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The Types Of Watch Movements And How They Work

Just saying "mechanical" or "quartz movement" feels like a throwback, right?

In today’s wired world of smartphones and other smart devices, mechanical and quartz analog watches—without incoming text alerts or heart monitoring apps—should have gone the way of the VHS. Despite this new technology, the “non-smart” wristwatch is still with us and, based on current data, selling better than ever. Why is that? If you ask department stores and big-box discounters, analog watches are considered an accessory that lets the wearer compliment their look without overpowering it. But if you ask a watch retailer or manufacturer, odds are you’ll hear how in today’s world of built-in obsolescence it’s refreshing that watch movements work in largely the same way they did when they were invented 300 years ago.


Movements (sometimes known as “calibers”) are the engine that powers the hands, subdials, and complications on the watch. But what powers the movement? The answer depends on the movement type. Quartz watches use a battery powered, quartz-controlled oscillator to keep time by breaking each second down to 32768 oscillations. The movement of choice for most mass-market fashion brands, quartz watches are known for their amazing accuracy and lower prices. But for those who prefer a bit more authenticity with their timekeeping, mechanical watches are where it’s at. The concert piano to a quartz watch’s electric keyboard, mechanical watches reflect a legacy of precision and ingenuity in every movement. Automatic movements are often highlighted with an exhibition caseback. The Luciano 371A


At the heart of all mechanical watches is a mainspring, the thin ribbon of metal or high-tech composite whose unwinding powers the watch movement’s gears, wheels, and levers. The difference in terminology comes from whether the mainspring is “manually” wound when the wearer turns the watch’s crown or wound as the wearer moves their wrist, causing a rotor to “automatically” wind the mainspring. As mechanical movements deliver this power and control without batteries, they often boast a “power reserve” that stores energy and keeps the watch running long after it’s been wound. Many watch brands feature the typical 36-48 hour power reserve, but there are some that can run a full 8 days between windings. Automatic movements like the one in this Executive 133 keep your watch wound every wear. The Executive 133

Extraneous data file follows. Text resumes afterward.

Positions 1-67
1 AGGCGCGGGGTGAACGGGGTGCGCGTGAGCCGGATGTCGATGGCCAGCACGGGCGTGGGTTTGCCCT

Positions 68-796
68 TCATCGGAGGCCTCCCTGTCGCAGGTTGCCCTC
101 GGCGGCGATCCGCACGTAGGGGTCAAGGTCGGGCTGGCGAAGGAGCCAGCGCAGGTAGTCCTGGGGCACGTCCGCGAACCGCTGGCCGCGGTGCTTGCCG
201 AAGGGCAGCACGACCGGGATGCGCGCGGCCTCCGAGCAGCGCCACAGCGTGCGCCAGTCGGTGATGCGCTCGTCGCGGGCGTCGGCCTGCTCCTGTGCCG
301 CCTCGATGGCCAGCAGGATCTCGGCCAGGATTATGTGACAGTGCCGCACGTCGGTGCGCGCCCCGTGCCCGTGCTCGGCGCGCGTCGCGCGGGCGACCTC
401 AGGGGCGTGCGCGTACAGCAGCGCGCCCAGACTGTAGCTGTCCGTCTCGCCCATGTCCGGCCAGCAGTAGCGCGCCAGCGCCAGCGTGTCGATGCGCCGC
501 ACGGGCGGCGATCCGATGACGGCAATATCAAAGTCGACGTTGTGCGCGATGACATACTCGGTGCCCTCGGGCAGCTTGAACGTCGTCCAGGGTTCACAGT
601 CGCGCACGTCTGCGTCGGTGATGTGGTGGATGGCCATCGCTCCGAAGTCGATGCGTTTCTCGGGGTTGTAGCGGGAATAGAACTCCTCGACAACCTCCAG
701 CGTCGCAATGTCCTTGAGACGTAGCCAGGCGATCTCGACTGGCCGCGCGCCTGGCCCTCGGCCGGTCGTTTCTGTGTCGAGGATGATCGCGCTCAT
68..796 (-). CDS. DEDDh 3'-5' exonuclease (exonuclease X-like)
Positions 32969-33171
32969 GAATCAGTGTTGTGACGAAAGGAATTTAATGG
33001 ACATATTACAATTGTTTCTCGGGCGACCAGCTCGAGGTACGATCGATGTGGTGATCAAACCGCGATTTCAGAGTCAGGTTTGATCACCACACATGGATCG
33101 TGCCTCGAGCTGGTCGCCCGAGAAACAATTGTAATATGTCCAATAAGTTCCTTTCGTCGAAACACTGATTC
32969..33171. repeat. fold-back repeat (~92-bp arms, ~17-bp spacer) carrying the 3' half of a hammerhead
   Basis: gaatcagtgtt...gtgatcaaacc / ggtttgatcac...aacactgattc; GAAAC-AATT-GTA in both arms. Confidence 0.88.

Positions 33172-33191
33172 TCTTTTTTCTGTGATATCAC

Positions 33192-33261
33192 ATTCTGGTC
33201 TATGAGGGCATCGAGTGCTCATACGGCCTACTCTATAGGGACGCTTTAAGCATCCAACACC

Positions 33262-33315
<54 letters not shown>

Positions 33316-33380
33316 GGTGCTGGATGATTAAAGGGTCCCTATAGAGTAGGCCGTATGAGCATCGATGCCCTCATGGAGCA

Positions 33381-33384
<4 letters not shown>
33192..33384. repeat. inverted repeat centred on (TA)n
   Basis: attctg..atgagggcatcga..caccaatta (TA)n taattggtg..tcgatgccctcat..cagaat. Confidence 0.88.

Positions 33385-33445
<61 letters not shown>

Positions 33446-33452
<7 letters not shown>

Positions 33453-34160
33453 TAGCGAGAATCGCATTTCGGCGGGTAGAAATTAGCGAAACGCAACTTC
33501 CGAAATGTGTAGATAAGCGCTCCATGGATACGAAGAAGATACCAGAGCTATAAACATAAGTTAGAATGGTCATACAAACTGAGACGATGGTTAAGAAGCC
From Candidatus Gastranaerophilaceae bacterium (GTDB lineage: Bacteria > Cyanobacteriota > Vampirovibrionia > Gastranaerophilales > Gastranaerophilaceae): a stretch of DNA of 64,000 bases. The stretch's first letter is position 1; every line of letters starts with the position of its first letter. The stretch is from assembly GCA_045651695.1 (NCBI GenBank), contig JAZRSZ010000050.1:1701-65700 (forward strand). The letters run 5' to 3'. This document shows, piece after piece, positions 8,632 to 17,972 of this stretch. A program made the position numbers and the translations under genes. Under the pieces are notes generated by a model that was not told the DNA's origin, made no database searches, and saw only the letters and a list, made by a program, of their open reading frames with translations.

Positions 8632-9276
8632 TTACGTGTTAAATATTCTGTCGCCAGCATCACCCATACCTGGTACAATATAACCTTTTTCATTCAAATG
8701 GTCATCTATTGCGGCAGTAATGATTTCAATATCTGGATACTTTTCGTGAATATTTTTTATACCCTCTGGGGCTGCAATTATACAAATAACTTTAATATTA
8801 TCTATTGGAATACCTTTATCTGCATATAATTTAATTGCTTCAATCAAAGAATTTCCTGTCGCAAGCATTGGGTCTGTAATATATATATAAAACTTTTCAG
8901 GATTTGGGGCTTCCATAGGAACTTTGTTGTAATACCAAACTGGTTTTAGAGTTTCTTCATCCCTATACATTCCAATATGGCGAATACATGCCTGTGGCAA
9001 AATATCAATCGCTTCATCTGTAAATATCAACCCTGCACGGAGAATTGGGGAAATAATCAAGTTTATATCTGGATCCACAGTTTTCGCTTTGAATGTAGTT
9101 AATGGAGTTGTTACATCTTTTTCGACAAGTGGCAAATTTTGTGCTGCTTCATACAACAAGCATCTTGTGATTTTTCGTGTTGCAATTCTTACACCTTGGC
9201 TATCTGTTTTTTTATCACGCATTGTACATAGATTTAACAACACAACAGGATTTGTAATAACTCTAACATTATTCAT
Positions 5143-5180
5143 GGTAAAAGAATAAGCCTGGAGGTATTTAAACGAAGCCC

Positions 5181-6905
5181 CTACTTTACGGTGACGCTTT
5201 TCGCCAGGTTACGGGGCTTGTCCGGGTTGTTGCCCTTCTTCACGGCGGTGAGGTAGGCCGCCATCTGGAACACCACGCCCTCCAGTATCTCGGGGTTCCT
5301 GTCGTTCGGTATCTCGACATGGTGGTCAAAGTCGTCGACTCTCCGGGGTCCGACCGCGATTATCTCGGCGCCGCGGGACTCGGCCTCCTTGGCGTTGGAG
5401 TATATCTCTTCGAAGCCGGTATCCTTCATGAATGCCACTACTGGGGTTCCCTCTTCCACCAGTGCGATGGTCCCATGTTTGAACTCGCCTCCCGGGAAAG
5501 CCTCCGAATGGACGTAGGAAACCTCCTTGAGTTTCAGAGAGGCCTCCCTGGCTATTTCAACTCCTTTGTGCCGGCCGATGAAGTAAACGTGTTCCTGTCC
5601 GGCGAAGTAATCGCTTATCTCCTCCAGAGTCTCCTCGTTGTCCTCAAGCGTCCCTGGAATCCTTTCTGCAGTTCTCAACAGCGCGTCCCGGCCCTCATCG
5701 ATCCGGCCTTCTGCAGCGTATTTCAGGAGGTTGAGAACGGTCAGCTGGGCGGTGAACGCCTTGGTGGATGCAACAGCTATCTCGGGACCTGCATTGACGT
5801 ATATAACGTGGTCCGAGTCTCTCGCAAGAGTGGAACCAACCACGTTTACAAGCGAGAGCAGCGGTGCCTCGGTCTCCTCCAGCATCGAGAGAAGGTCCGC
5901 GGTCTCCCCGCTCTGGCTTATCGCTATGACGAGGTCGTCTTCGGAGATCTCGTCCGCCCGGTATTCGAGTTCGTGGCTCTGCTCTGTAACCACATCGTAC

The line between quartz and mechanical is largely preferential, though it’s easy to understand why watch purists prefer the art and tradition of mechanical movements. Watches are accessories nowadays—they’re fashion statements and they’re worn to tell your story. Or, to quote an old watch lover’s adage, “The least important reason to get a watch is to know the time.” Watch buying comes down to the “how” of craftsmanship as opposed to the “what” of keeping time. That dedication is apparent in the prevalence of exhibition case backs and skeletonized movements, showing off the inner-workings of these mechanical movements. But some differences are more apparent: put any quartz watch next to a mechanical and see how the second hand ticks second-by-second as opposed to the fluid sweeping motion on a mechanical movement. So which watch is right for your wrist? It depends on what you’re looking for. As we said earlier, quartz watches are often chosen for more fashion-forward accessorizing, making them the engine of choice for stylish brands and licensed products. Their lower price means that they make the perfect touch of flair without blowing your budget, whereas mechanical movements are more conversation-starter than accessory. Gearheads relish the intricacies of their watches and love sharing their knowledge with anyone who’ll listen, making a mechanical watch the go-to for serious wrists around the world. No matter where you land on the mechanical vs. quartz debate, the right watch is out there waiting for your wrist. It’s only a matter of time until you find it.

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